James C. Scott


James C. Scott

James C. Scott (born 2 Dec 1936) is Sterling Professor of Political Science at Yale University. Before being promoted to Sterling Professor, he was the Eugene Meyer Professor of Political Science and Anthropology. He is also the director of the Program in Agrarian Studies. By training, he is a southeast Asianist.

Research Topics

James Scott's work focuses on the ways that subaltern people resist dominance. His original interest was in peasants in the Kedah state of Malaysia, and he wrote "The Moral Economy of the Peasant: Subsistence and Rebellion in Southeast Asia" (1976) about the ways peasant peoples resisted authority. In "Weapons of the Weak: Everyday Forms of Peasant Resistance" (1985) he expanded his theories to peasants in other parts of the world, and in "Domination and the Arts of Resistance: The Hidden Transcript of Subordinate Groups" (1990) he argued that all subordinate groups resist in ways similar to peasants. These three books have been summarized humorously with the descriptions "Peasants in Malaysia, peasants everywhere, everyone everywhere." Scott's theories are often contrasted with Gramscian ideas about hegemony. Against Gramsci, Scott argues that the everyday resistance of subalterns shows that they have not consented to dominance.

In "Domination and the Arts of Resistance", Scott uses the term "public transcript" to describe the open, public interactions between dominators and oppressed and the term "hidden transcript" for the critique of power that goes on offstage, which power holders do not see or hear. Different systems of domination, including political, economic, cultural, or religious, have aspects that are not heard that go along with their public dimensions. In order to study the systems of domination, careful attention is paid to what lies beneath the surface of evident, public behavior. In public, those that are oppressed accept their domination, but they always question their domination offstage. On the event of a publicization of this "hidden transcript", oppressed classes openly assume their speech, and become conscious of its common status. Scott's most recent monograph, "Seeing Like a State: How Certain Schemes to Improve the Human Condition Have Failed" (1998) took him more into the realm of political science. In it, he showed how central governments attempt to force "legibility" on their subjects, and thus lose local knowledge, which he calls "mētis". One example is in permanent last names. Scott cites a Welsh man who appeared in court and identified himself with a long string of patronyms: "John, ap Thomas ap William" etc. In his local village, this naming system carried a lot of information, because people could identify him as the son of Thomas and grandson of William, and thus distinguish him from the other Johns and the other grandchildren of Thomas. It was of less use to the central government, which did not know Thomas or William. The court demanded that John take a permanent last name (in this case, the name of his village). This helped the central government keep track of its subjects, but it lost local information. Scott argues that in order for schemes to improve the human condition to succeed, they must take into account local conditions, and that the "high-modernist" ideologies of the 20th century have prevented this. He highlights collective farms in the Soviet Union, the building of Brasilia, and Prussian forestry techniques as examples of failed schemes.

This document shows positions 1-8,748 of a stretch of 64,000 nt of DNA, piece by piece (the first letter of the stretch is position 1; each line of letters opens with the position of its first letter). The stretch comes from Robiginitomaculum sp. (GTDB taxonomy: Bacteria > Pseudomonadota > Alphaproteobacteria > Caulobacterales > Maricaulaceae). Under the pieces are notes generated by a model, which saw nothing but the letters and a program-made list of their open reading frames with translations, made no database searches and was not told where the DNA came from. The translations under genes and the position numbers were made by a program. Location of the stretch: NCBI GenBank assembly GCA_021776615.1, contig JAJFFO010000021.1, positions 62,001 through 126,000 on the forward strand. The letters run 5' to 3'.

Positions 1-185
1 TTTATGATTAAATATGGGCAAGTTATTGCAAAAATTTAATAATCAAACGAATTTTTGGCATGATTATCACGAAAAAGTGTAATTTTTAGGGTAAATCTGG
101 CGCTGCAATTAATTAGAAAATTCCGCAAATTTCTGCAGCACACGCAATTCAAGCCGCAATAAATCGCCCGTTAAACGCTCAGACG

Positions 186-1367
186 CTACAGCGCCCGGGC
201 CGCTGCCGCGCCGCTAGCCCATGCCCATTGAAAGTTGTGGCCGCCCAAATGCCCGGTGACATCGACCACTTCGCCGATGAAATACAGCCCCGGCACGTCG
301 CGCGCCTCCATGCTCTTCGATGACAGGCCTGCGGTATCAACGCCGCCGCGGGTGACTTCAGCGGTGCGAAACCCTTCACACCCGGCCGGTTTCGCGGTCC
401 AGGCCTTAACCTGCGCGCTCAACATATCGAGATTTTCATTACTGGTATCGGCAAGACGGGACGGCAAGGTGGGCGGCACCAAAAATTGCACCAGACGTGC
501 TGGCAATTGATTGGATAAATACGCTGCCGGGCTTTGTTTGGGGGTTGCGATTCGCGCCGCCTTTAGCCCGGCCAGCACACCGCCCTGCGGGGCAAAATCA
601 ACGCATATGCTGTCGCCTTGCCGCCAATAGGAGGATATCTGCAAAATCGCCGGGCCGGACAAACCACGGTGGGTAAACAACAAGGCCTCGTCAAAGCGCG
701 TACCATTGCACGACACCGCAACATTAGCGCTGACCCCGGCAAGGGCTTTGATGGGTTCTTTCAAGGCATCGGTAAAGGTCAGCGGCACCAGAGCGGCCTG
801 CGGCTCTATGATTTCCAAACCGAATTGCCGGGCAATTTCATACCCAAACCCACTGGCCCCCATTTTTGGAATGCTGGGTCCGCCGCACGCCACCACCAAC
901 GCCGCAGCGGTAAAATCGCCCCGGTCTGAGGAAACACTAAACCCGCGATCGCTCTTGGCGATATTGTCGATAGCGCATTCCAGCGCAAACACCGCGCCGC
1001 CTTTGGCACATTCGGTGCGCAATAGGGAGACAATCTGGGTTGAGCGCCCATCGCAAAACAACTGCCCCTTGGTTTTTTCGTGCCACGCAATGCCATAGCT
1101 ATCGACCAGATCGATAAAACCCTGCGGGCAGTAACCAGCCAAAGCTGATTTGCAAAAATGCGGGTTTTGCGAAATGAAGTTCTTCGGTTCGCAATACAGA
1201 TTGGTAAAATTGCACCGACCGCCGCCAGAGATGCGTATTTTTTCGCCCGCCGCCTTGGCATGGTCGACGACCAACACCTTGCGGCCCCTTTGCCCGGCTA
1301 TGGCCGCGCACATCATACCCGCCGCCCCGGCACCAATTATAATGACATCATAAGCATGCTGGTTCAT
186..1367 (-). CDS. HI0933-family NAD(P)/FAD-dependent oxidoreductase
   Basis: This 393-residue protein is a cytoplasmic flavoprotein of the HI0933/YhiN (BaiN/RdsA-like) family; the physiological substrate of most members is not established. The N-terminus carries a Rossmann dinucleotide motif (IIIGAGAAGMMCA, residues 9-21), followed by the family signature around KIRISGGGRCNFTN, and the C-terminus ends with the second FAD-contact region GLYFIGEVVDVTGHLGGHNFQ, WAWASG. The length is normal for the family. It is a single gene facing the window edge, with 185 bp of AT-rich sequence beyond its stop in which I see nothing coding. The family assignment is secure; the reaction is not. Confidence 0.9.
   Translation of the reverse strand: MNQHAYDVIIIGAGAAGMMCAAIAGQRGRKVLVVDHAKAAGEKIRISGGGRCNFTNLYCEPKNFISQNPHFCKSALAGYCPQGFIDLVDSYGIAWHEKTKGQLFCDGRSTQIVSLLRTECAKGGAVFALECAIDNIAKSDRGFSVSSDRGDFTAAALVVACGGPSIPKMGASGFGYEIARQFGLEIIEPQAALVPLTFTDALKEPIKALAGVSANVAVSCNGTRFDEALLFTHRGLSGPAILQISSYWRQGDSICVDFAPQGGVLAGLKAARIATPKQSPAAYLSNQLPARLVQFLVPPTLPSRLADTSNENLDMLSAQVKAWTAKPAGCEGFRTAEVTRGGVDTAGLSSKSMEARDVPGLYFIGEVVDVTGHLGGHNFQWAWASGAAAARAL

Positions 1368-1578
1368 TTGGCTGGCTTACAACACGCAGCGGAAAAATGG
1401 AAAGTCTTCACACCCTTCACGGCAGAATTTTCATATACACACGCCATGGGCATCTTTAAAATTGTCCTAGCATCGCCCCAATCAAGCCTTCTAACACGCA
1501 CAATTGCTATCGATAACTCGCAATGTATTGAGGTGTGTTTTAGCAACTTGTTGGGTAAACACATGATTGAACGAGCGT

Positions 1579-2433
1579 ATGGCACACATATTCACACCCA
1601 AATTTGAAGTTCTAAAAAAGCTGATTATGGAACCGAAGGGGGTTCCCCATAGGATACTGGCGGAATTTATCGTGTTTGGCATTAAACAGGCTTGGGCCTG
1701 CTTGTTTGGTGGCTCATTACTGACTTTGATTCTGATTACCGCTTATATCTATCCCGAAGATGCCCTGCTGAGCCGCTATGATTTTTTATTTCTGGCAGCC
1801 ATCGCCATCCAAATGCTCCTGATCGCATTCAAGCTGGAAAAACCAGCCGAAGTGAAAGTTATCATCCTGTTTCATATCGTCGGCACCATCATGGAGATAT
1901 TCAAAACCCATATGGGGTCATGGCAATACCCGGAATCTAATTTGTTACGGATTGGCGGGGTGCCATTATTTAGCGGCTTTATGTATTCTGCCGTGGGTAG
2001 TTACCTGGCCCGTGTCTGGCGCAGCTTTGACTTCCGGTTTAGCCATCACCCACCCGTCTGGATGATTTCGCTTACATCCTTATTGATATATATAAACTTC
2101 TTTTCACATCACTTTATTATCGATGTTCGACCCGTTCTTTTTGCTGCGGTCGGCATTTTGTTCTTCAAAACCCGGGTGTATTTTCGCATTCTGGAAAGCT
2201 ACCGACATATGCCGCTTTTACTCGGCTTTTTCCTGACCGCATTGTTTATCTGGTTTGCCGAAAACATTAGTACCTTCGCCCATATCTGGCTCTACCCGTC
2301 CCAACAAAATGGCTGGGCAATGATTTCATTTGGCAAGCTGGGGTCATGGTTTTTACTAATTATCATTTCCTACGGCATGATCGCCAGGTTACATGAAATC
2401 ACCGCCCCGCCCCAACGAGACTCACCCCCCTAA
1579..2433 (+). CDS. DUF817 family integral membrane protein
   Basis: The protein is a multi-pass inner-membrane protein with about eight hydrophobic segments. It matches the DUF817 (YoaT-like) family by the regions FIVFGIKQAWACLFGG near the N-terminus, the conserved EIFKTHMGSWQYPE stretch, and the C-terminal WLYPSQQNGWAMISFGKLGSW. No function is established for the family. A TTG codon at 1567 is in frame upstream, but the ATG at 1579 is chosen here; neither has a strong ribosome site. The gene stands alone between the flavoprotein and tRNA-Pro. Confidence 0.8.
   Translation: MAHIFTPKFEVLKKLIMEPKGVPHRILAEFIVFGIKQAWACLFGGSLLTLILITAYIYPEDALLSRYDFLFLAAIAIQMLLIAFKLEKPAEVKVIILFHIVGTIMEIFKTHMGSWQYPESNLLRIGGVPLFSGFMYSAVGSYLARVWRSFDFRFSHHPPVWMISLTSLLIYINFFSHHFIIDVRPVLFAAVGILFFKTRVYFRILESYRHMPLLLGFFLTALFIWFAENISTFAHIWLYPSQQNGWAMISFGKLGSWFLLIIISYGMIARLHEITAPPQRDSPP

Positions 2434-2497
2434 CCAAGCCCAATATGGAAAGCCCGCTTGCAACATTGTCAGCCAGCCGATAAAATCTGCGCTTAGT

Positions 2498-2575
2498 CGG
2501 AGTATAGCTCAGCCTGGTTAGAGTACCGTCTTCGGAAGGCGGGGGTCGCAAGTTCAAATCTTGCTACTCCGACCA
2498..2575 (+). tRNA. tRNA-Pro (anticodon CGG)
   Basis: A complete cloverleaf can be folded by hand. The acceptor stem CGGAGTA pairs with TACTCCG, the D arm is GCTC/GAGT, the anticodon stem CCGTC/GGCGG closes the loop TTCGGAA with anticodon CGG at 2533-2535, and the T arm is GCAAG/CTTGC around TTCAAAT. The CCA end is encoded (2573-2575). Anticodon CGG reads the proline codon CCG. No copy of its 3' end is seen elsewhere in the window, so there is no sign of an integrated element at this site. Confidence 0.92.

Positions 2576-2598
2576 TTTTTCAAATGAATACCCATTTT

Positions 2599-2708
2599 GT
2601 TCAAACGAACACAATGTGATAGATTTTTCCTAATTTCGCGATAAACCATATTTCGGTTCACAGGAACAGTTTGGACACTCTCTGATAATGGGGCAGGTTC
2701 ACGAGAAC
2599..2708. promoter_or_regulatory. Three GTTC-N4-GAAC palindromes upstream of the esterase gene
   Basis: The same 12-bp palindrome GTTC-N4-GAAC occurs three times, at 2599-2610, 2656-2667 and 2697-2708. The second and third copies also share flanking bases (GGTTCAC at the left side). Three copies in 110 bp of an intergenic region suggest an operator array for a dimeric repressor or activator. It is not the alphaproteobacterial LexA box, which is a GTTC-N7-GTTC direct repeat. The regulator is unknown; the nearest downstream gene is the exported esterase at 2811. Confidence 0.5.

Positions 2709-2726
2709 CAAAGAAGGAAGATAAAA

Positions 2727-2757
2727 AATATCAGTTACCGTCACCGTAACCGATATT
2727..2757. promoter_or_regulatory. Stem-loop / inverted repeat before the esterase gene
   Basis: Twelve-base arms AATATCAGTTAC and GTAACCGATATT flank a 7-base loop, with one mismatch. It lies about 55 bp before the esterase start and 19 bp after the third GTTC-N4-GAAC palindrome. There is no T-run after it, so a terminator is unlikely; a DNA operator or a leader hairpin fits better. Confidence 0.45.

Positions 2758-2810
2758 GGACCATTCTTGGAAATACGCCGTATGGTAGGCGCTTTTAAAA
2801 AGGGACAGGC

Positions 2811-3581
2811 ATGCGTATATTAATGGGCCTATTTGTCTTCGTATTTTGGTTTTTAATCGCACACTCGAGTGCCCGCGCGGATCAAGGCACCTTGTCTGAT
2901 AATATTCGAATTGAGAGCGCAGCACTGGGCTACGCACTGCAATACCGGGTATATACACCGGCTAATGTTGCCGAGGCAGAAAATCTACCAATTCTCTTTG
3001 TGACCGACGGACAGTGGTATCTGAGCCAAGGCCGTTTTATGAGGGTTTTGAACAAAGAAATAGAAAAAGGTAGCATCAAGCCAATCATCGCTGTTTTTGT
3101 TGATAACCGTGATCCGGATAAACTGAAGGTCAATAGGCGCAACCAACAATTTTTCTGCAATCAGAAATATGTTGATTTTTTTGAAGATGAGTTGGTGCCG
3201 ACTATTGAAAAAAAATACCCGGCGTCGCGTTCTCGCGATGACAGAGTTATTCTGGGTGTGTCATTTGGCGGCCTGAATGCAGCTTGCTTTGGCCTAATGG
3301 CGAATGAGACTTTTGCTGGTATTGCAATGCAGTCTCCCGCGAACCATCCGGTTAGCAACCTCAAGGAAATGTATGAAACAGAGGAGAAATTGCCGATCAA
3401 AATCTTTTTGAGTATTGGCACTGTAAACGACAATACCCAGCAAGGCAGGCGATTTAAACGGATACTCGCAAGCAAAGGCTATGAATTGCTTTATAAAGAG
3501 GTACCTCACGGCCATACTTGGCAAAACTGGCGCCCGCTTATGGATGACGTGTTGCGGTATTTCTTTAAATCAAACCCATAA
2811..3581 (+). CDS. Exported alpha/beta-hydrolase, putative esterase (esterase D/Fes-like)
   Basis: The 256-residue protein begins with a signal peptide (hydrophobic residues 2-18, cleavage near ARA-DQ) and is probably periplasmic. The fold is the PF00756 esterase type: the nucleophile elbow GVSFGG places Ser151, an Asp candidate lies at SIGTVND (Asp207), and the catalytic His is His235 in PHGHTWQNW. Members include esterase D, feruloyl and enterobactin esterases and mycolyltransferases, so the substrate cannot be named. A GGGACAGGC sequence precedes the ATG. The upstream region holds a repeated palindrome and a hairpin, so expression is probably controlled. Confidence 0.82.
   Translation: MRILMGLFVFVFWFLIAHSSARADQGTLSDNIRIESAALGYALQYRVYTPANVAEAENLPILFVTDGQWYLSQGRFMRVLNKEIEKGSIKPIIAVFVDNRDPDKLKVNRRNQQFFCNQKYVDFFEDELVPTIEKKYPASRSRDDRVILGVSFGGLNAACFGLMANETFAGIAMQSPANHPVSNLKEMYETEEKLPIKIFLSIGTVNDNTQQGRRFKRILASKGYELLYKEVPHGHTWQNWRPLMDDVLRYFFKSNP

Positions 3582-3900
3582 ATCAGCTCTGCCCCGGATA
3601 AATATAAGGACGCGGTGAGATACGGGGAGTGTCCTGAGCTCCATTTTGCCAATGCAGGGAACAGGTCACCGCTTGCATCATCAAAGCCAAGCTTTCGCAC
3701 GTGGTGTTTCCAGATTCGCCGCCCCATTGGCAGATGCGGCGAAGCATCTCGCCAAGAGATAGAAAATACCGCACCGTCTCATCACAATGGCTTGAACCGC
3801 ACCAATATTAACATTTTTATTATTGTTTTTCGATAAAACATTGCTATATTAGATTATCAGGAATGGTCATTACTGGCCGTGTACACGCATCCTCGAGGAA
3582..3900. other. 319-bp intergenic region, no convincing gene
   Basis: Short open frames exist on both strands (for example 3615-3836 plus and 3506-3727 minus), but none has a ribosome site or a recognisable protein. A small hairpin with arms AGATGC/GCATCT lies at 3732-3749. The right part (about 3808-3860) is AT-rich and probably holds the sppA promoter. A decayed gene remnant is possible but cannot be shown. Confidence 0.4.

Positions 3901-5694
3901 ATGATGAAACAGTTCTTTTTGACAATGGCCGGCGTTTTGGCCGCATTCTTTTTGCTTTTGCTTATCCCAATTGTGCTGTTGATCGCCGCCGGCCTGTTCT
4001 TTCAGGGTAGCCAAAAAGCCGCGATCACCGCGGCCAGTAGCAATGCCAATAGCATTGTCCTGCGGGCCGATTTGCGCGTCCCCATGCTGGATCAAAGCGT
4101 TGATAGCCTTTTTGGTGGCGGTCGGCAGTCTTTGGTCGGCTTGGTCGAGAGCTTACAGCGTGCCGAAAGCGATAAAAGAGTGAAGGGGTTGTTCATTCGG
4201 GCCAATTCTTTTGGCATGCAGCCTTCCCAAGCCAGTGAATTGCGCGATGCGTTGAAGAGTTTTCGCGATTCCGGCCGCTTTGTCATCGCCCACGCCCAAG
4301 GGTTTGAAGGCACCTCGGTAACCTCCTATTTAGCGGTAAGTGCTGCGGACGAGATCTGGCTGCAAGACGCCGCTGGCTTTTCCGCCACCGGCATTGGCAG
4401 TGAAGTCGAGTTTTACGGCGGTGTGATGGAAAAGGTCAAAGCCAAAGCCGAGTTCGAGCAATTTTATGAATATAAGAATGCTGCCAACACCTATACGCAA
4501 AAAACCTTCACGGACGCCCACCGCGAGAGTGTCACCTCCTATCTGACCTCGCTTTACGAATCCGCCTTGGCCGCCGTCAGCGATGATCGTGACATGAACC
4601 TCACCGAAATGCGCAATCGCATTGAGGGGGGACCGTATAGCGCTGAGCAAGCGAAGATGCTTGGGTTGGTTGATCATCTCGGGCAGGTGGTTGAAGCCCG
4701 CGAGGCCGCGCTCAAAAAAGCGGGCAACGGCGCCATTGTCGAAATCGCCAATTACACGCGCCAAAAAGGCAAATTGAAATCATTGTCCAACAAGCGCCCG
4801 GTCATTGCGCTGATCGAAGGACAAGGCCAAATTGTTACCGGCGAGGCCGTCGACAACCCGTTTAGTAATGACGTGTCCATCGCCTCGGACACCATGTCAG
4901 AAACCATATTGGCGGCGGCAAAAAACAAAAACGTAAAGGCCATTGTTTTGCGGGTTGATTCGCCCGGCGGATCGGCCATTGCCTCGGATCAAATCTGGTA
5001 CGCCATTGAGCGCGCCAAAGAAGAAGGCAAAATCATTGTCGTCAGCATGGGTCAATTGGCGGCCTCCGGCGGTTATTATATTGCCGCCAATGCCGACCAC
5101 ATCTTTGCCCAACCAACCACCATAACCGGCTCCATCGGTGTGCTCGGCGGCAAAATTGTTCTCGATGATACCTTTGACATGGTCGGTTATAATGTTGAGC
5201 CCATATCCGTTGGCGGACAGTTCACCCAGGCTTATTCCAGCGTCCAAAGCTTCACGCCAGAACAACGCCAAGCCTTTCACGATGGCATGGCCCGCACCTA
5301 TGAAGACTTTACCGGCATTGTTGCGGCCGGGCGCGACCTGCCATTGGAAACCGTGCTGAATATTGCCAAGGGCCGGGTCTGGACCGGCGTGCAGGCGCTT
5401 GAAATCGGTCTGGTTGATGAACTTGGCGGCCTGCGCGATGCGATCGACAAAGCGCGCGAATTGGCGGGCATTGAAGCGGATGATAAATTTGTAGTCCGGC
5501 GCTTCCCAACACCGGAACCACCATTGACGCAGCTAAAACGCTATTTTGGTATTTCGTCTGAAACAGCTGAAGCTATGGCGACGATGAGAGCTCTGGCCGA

Scott was a leading figure in the Perestroika movement in political science, which argued that quantitative studies were being over-privileged and that qualitative studies should be accepted into more academic journals.

Scott's other academic interests include: political economy, anarchism, ideology, peasant politics, revolution, Southeast Asia, and class relations.

Scott lives in Connecticut, where he raises sheep. He received his bachelor's degree from Williams College and his MA and PhD (1967) from Yale. He taught at the University of Wisconsin-Madison until 1976, when he returned to Yale.

Bibliography

(Note: excludes edited volumes.)

*"Seeing Like a State: How Certain Schemes to Improve the Human Condition Have Failed", Yale University Press, 1998 ISBN 0-300-07016-0
*"Domination and the Arts of Resistance: Hidden Transcripts", Yale University Press, 1990 ISBN 0-300-04705-3
*"Weapons of the Weak: Everyday Forms of Peasant Resistance", Yale University Press, 1985 ISBN 0-300-03336-2
*"The Moral Economy of the Peasant: Rebellion and Subsistence in Southeast Asia", Yale University Press, 1979 ISBN 0-300-01862-2

External links

* [http://www.yale.edu/isps/faculty/Scott.html Biography from the Yale Institute for Social and Policy Studies]
* [http://www.yale.edu/opa/v29.n29/story6.html Biography from the Yale Bulletin and Calendar upon his appointment to Sterling Professor]


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